Infield shift

The infield shift is a generic term used in baseball to describe a defensive realignment from the standard positions to blanket one side of the field or another. Used primarily against left-handed batters, it is designed to protect against base hits pulled hard into the gaps between the fielders on one side.

Originally called the "Boudreau" or "Williams" shift, the strategy is often associated with Ted Williams, but it was actually first employed against Cy Williams during the 1920s.[1][2] It was later used against Ted Williams during the 1946 World Series between the Red Sox and the Cardinals as a defensive gimmick by St. Louis manager Eddie Dyer to psych out and hopefully contain Boston slugger Williams. It was devised by Cleveland Indians manager Lou Boudreau on a blackboard between games of a doubleheader in July 1946 to halt Williams' hot hitting. "I always considered The Boudreau Shift a psychological, rather than a tactical victory," wrote Lou Boudreau in his book, Player-Manager. The shift has been employed since then to thwart extreme pull hitters (mostly lefties), such as Barry Bonds, Ryan Howard, Jason Giambi, David Ortiz, and Mark Teixeira.[3][4]

Typically the third baseman moves to the left where the shortstop plays; the shortstop plays to the right of second; the second baseman plays between first and second and usually on the right field grass; the center fielder plays right-center; and the first baseman and right fielder hug the foul line. Sometimes the third baseman (rather than the short stop) will play to the right of second, allowing the shortstop to remain near their usual position. While this is the most common type of defensive shift seen in baseball, there are numerous variations that can be implemented according to the hitting ability of the batter. For example, an effective defensive shift against Joe Mauer would have the infield shifted for a pull-happy left hander, and the outfield shifted for a pull-happy right-hander, due to Mauer's tendency to pull nearly all of his groundballs, and hit nearly all of his flyballs to the opposite field.[5]

Drawbacks to the shift

With the infield shift becoming more common in recent years, the tactic's drawbacks have become more apparent.

Stolen bases, or extra bases, on a shift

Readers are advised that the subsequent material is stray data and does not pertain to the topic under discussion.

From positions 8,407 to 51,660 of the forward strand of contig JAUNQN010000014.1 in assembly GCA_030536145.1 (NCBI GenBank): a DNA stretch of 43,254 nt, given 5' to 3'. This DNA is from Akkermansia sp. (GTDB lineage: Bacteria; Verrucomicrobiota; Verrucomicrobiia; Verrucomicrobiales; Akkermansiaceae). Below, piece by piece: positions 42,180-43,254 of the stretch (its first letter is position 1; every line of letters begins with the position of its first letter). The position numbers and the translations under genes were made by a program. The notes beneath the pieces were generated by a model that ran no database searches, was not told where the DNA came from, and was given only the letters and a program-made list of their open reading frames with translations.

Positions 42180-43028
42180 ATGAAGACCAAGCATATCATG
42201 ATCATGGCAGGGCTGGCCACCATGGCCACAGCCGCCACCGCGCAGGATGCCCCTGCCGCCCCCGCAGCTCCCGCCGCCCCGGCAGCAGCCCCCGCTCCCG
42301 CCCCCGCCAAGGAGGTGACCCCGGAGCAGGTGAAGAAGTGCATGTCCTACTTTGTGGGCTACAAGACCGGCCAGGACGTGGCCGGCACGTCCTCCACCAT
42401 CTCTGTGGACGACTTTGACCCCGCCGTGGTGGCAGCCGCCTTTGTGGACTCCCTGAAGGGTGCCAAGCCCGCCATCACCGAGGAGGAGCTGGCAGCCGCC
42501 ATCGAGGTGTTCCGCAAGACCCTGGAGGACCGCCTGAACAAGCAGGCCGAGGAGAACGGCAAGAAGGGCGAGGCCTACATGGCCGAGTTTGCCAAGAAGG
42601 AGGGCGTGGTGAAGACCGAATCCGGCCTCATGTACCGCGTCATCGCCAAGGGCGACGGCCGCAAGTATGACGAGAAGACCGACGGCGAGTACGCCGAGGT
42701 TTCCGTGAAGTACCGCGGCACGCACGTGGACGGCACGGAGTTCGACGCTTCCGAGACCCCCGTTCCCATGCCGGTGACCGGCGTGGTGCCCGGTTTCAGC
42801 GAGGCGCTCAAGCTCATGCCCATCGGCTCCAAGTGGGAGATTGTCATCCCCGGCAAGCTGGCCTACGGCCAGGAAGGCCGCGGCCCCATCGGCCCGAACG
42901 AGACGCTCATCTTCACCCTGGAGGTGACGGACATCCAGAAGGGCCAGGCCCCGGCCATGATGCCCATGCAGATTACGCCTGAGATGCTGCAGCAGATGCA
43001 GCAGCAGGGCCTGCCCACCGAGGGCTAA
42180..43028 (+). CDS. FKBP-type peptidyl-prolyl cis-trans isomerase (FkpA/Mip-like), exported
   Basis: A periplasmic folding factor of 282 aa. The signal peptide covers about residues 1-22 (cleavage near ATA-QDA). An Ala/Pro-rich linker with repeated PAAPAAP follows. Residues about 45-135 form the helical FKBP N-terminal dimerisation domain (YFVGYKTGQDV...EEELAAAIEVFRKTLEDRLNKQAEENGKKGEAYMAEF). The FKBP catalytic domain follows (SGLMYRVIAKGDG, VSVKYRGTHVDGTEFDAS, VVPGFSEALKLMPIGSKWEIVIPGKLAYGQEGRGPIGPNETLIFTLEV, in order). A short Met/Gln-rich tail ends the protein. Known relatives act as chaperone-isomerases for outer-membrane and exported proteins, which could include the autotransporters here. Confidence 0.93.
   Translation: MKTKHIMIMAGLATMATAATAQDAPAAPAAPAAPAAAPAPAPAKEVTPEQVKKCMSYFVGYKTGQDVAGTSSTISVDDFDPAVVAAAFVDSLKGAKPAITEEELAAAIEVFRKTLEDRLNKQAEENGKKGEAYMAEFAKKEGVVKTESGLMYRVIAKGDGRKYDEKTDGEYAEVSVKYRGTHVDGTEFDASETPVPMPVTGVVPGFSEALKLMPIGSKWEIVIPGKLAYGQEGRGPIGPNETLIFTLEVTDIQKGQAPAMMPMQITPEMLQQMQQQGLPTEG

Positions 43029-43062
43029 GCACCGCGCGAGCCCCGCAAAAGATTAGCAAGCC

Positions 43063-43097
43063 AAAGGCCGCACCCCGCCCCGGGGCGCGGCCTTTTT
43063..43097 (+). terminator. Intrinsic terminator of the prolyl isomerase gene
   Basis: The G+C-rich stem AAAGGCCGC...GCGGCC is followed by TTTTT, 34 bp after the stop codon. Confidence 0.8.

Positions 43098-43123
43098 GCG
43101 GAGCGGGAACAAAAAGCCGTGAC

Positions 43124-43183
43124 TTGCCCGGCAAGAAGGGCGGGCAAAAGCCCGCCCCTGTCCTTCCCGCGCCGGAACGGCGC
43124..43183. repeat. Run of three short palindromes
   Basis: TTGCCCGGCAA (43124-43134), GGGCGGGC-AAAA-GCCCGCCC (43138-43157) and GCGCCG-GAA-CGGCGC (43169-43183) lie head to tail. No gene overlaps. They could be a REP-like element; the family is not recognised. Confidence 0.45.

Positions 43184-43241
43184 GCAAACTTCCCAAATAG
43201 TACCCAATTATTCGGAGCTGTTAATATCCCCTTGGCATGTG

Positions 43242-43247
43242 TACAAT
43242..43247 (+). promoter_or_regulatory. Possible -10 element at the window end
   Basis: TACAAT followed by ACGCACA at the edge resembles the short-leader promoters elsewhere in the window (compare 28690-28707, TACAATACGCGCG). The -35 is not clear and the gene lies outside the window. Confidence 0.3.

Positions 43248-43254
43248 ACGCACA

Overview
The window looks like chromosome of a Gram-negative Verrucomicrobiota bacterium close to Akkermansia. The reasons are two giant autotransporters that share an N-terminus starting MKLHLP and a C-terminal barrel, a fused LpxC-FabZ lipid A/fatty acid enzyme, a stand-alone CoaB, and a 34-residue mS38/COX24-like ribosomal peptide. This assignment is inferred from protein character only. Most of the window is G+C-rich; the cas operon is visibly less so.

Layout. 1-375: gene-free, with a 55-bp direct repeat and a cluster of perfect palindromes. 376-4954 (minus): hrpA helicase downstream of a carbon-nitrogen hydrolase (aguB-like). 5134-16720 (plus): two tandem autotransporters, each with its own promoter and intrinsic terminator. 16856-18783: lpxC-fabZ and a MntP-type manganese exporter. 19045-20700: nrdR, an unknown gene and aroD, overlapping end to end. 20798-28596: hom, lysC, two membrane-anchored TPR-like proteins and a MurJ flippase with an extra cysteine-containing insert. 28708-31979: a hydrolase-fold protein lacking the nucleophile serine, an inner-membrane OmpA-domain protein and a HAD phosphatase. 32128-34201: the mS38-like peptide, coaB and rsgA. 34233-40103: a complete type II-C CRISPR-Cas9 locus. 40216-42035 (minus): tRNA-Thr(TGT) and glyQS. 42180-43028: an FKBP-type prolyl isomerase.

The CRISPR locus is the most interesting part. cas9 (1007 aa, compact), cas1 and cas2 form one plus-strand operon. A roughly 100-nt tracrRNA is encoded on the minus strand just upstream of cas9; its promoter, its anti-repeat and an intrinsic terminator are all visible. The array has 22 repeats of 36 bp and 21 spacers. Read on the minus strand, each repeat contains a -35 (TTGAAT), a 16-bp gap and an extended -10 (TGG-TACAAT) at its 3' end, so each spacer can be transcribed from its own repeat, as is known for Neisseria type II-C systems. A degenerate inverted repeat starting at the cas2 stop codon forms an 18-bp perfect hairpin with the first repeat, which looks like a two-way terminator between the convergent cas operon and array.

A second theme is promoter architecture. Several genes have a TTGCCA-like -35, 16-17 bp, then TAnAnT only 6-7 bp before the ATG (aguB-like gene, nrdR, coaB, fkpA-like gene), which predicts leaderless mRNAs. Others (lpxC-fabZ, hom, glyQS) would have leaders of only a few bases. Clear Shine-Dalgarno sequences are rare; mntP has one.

• In the 2009 World Series, Johnny Damon of the New York Yankees stole two bases on one pitch against the Philadelphia Phillies due to an infield shift: Damon stole second, and, after the third baseman covered second and was pulled away from the base, immediately headed for the uncovered third base.
  • In regular-season play, multiple Boston Red Sox players have taken advantage of infield shifts to either steal multiple bases, or advance multiple bases, on an infield shift.
    • On August 9, 2014, in a game at Angel Stadium, Red Sox second baseman Dustin Pedroia stole second and then stole third with no one covering.
    • On April 13, 2015, in a home game against the Washington Nationals, Red Sox outfielder Mookie Betts stole second base, and then noticing no one covering third base, beat Nationals pitcher Jordan Zimmermann to third base
    • On May 6, 2016, in a game at Yankee Stadium, with first base open and the Yankees electing to keep an infield shift on, Red Sox shortstop Xander Bogaerts stole third base unchallenged because the third baseman was playing at the shortstop position.
    • On June 11, 2016, in a game at Target Field, Bogaerts again took advantage of a shift deployed with David Ortiz batting, going from first to third on a groundout against the shift. Because no one was covering third, combined with Bogaerts' speed, the Twins' attempt to turn a double play was unsuccessful (the throw to force Bogaerts at second was late as Bogaerts had already passed second base), and while the throw back to first base retired Ortiz, Bogaerts again reached third base unchallenged.
  • In the 2015 National League Championship Series, on a walk to Lucas Duda, Daniel Murphy stole third base on a walk because no one was covering third.

In such a case, it is necessary for either the pitcher or catcher to cover third to prevent two steals by one player on the same play if the steal of second is successful, with the player not covering third covering home plate.

Bunts for extra bases on a shift

See also


  1. Vass, George (August 1999). 20th Century All-Overlooked Stars. Baseball Digest. Retrieved 24 April 2012.
  2. Vass, George (July 2004). Baseball's Forgotten Stars. Baseball Digest. Retrieved 24 April 2012.
  3. "Mauer's Splits | FanGraphs Baseball". 2010-02-08. Retrieved 2012-10-16.
  4. Neyer, Rob. Rob Neyer's Big Book of Baseball Legends.

Further reading

"Who’s on Third? In Baseball’s Shifting Defenses, Maybe Nobody". Waldstein, David. accessdate=13 May 2014. New York Times. 12 May 2014

This article is issued from Wikipedia. The text is licensed under Creative Commons - Attribution - Sharealike. Additional terms may apply for the media files.